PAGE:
The Maxima Clam – Large, Sessile Bivalves of the Indo-Pacific
The maxima clam, also known as the small giant clam, is a species of sessile mollusks common across the Indo-Pacific region. Their preferred habitat is on coral reefs – they usually live in well-lit areas, attached to the upper part of corals or in the sandy substrate.
What Does the Maxima Clam Look Like?
Maxima clams are relatively large, reaching the length of 20-30 cm when they are fully developed. They are bivalves, meaning they have two valves, one on each side of their mantle. The valves are used for drawing in water for filtering it for food and oxygen. The shell of maxima clams is quite large and is attached to the substrate with long and strong filaments that protrude from inside the shell, through a hole next to the shell hinges. The mantle of the clam is green, bright blue or brown to provide optimal conditions for the symbiotic algae to carry on with the photosynthesis as well as to protect the clam against the harmful effects of strong solar radiations.
The Diet of the Maxima Clam
Maxima clams use the zooxanthellae algae they live in symbiosis with as a source of energy. While the symbiotic algae engage in photosynthesis, they also produce waste that is a valuable food source for the clam. Maxima clams are filter-feeders, too – they pump water, drawing it into their body and filtering it for phytoplankton and oxygen. Unlike many other members of the bivalvia phillum, maxima clams are not voracious, they feed regularly, but not all the time.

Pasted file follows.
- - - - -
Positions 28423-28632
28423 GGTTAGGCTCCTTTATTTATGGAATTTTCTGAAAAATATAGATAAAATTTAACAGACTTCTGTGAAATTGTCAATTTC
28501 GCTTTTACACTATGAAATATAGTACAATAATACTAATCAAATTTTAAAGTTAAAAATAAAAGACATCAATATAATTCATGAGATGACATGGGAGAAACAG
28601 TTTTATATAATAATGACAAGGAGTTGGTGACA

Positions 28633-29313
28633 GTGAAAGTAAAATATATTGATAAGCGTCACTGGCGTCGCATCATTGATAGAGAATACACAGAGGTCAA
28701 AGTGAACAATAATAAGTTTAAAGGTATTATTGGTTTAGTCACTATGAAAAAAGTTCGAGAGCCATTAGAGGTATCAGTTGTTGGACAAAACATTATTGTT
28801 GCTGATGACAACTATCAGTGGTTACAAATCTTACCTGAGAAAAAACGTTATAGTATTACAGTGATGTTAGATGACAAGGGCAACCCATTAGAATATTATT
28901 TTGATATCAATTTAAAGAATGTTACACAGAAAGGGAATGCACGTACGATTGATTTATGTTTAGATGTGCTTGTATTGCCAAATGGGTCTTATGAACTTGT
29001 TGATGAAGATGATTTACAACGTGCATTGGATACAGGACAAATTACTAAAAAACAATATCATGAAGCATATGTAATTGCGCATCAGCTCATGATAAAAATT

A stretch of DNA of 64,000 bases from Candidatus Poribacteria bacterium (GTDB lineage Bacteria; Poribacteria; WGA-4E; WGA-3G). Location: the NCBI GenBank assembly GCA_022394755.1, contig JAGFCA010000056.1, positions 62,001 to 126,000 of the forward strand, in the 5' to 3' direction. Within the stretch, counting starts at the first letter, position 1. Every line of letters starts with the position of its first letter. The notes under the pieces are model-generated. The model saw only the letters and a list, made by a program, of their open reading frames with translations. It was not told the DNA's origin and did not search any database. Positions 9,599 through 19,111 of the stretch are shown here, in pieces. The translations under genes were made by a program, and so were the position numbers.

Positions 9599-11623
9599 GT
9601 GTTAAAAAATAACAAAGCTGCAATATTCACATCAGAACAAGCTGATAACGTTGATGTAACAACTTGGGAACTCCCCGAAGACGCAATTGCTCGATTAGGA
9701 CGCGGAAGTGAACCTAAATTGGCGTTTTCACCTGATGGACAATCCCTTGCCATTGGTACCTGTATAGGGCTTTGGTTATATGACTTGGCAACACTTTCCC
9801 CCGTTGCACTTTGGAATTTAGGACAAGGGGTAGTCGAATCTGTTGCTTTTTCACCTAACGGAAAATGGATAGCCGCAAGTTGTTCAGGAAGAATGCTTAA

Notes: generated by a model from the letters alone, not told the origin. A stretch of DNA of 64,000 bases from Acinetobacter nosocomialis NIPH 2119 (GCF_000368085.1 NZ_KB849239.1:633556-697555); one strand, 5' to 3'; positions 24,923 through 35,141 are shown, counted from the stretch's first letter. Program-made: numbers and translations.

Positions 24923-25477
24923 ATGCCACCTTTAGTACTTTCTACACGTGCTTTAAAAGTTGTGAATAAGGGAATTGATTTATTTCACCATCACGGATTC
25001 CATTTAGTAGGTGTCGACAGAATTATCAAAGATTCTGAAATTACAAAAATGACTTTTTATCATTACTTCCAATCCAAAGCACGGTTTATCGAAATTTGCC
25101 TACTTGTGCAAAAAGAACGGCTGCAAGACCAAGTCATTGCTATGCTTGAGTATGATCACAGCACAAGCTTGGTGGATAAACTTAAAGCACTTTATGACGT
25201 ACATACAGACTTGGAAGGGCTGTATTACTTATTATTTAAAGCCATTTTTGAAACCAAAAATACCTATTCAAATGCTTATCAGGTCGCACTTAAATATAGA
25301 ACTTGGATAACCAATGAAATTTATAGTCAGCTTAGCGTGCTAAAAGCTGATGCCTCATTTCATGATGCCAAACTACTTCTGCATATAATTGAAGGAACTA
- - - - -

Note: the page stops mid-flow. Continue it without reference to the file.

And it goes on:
How Maxima Clams Proliferate
Maxima clams reproduce by means of broadcast spawning – when the water is sufficiently warm, usually at the end of spring, the clams release their gametes into the water. The process is started by the males, and then the females follow by releasing their reproductive fluids, usually between one hundred thousand and one million eggs at a time to increase chances of fertilization. The fertilization takes place in the water and results in eggs that hatch after about half a day into larvae called trochophores, tiny, saucer-like organisms that float in the water. The trochophores develop quickly – first, a pair of calcareous valves appear that later on transform into the shell, then the young clams continue their development for a few more weeks, during which they become able to host zooxanthellae algae. Afterwards, the now adult maxima clam individuals find a suitable spot of substrate and they attach themselves to their new home.